Healing and sports have something in common—the importance of not neglecting the fundamentals.
Golfers and baseball players, for example, often practice the basics of good alignment, a balanced stance, and getting their hands in the right position. Both pros and amateurs focus on these elemental concepts. I’ve observed that consistent spiritual healers also regularly return to the fundamentals—of prayer. And the Bible suggests that gratitude is one of the fundamental aspects of prayer.
In the book of Psalms you can find dozens of instances of thanksgiving to God. Gratitude opens our thought to God’s presence and to an explicit recognition of God’s goodness, power, and bounty. For instance, in Psalm 100 we read, “Enter into his gates with thanksgiving, and into his courts with praise: be thankful unto him, and bless his name” (verse 4), and in Psalm 68, “Blessed be the Lord, who daily loadeth us with benefits, even the God of our salvation” (verse 19).
Gratitude is a way of acknowledging that every day God loads us up with “benefits,” giving us an abundance of insightful and productive ideas, a generous supply of unselfishness, and a boatload of joy and peace to express.
In the New Testament, in Paul’s letters to his followers (Romans, Corinthians, etc.), he almost always begins by thanking God, and often closes with more gratitude and praise. As a follower of Christ Jesus, Paul understood the fundamental importance of thanksgiving.
Gratitude is one of the fundamental aspects of prayer.
Three of the four Gospels (Matthew, Mark, and John) describe how Jesus fed the multitudes in the wilderness with just a few loaves and fishes—beginning with gratitude. And the Gospel of John depicts Jesus giving thanks to God before he raised Lazarus from the dead: “And Jesus lifted up his eyes, and said, Father, I thank thee that thou hast heard me.… When he thus had spoken, he cried with a loud voice, Lazarus, come forth” (11:41, 43).
In multiplying the loaves and fishes, Jesus gave thanks to demonstrate his confidence in and respect for God’s law of supply. In the case of raising Lazarus, he voiced his trust in the law of Life so that others might learn from his example. In each situation, gratitude came before the visible manifestation of healing.
It’s clear from her writings that Mary Baker Eddy also considered gratitude a fundamental element of healing. In “Prayer,”the first chapter of her book Science and Health with Key to the Scriptures, she writes: “Are we really grateful for the good already received? Then we shall avail ourselves of the blessings we have, and thus be fitted to receive more” (p. 3). This suggests that we are fit to receive more when we acknowledge that divine good exists—here and now.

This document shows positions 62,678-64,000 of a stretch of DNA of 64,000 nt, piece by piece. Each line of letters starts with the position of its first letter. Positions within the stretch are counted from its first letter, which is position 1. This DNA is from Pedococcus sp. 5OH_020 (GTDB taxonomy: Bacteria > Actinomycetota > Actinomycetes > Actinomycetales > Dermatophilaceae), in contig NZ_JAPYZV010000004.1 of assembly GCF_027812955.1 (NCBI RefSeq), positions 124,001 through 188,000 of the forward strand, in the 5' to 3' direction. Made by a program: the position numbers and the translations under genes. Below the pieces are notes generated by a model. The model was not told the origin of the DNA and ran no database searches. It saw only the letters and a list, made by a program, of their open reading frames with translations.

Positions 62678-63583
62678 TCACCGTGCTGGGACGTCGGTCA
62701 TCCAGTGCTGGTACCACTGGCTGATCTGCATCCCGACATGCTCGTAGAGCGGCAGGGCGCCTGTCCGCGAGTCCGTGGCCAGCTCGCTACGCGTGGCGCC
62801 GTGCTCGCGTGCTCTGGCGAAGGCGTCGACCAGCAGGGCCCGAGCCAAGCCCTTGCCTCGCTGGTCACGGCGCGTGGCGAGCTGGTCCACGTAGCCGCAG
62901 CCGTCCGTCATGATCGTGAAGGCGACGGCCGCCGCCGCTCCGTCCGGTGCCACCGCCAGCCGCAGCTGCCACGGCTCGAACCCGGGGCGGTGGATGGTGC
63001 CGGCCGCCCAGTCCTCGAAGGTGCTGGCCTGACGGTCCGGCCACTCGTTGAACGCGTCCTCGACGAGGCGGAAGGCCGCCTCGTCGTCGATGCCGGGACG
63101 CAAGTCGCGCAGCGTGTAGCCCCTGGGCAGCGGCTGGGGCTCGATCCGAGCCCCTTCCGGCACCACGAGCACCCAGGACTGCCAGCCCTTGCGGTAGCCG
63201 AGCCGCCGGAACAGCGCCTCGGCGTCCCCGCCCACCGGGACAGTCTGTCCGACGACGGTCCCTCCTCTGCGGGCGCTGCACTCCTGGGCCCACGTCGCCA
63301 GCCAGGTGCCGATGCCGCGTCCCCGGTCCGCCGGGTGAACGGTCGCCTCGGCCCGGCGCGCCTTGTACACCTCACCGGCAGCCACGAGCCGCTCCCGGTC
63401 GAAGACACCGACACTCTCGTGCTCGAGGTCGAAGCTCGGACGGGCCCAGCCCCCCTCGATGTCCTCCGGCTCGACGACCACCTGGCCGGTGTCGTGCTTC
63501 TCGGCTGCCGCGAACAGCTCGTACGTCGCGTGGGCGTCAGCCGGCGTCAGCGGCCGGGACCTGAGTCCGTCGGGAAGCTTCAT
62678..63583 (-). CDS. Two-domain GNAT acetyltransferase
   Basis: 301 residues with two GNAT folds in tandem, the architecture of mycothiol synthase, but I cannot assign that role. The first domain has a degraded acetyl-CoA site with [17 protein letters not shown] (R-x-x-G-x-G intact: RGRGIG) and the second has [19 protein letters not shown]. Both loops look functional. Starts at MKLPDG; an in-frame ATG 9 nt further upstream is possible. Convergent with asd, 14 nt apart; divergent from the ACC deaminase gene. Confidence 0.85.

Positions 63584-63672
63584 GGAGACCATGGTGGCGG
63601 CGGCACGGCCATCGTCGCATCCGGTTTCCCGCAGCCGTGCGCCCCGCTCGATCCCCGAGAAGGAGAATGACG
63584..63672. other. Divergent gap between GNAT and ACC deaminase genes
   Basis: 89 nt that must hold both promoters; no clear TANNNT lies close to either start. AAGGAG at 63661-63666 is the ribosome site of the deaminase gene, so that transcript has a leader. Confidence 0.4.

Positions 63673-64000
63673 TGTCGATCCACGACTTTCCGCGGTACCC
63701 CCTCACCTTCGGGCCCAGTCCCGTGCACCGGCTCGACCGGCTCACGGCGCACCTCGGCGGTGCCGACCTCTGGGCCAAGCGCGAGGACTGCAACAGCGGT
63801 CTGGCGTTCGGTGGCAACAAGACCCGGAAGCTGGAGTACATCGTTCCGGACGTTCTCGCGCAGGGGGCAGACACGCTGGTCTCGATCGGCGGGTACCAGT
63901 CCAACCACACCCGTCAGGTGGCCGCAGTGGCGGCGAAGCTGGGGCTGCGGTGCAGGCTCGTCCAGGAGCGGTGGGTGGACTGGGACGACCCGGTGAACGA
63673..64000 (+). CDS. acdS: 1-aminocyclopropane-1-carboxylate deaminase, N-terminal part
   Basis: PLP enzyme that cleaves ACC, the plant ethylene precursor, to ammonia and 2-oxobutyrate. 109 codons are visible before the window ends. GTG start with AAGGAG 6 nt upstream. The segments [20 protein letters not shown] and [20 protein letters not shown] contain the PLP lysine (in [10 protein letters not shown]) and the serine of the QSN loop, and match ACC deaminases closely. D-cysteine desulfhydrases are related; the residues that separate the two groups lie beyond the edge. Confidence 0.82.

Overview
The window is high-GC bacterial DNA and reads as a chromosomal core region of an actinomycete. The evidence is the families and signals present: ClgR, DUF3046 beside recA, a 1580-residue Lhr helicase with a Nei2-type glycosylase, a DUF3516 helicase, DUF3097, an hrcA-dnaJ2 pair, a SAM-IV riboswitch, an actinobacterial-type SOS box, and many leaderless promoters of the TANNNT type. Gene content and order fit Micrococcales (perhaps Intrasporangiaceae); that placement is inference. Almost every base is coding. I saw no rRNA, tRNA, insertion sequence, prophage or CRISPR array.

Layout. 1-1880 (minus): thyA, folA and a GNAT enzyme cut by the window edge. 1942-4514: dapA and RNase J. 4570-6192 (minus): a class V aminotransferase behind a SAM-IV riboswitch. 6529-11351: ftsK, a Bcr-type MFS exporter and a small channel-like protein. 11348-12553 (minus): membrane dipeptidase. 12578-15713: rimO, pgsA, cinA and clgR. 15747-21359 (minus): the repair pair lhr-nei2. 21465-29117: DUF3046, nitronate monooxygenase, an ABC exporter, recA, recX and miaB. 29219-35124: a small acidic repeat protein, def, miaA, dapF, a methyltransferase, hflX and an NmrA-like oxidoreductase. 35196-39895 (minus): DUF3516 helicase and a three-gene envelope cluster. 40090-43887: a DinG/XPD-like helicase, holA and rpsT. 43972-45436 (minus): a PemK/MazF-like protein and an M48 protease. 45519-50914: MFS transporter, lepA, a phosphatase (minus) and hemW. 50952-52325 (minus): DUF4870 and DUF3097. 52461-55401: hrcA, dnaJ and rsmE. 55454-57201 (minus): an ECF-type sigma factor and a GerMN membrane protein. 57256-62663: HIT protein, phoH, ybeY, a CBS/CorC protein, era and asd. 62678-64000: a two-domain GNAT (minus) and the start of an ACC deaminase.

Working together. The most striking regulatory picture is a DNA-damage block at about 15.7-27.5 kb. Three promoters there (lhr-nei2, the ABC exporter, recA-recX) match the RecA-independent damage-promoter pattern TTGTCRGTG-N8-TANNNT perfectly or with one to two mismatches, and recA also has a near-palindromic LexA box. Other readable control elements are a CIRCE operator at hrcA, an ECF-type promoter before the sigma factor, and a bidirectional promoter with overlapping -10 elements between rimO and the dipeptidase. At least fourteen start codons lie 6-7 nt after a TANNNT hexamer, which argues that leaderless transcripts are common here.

When I begin my prayer with gratitude, it acts as an important change agent. It invariably shifts my thought out of a mentality of fear or complaint into a state of thought that’s ready to recognize the divine goodness already at work. It allows me to become receptive to the spiritual facts about me—to start seeing myself as God sees me. In my experience, healing comes when we are receptive to what God is knowing, instead of ruminating and rehearsing the anxieties of the human mind.
Something similar happens with respect to the fundamentals of athletics: Bad basic alignment, physical and mental, produces poor results on the field of play. Good basic alignment helps the athlete, and the team, achieve good results.
A few years ago, my daughter and I were hiking in the Sierra Nevada mountains. After five days at an elevation of over 10,000 feet, where the air is quite thin, we were climbing very slowly up a ridge and gasping for breath. We were tired and getting grumpy. I said, “Attitude is altitude.” She responded, “Gratitude is altitude.” Gratitude is altitude. That’s right! The act of thanksgiving lifts our thinking out of the mental bog. Instead of trudging along mired in a sense of fatigue, focused on sore feet and aching muscles, we began to elevate our thought out of that energy-sapping mental state.
We began to elevate our thought out of an energy-sapping mental state.
We started naming things on the hike that we were grateful for: the curious marmots that watched us as we climbed, a complete healing of altitude sickness earlier in the trip, the friendliness and support of other hikers, and the stunning vistas. Our pace quickened. The incline hadn’t lessened, nor had the air thickened, but our thought had shifted. Before we knew it, we had reached the top of the ridge.
What happened? We became inspired—divinely lifted into a higher mental outlook—by recognizing all the divinely bestowed beauty, love, and grace surrounding us. All of God’s goodness had been there all along, but we hadn’t seen it because we were focusing on our difficulties.
Gratitude is altitude. Expressing thanks lifts our thought higher so that we get a more accurate, divine perspective on ourselves and the blessings in our lives.
Adapted from a Daily Lift podcast on christianscience.com.
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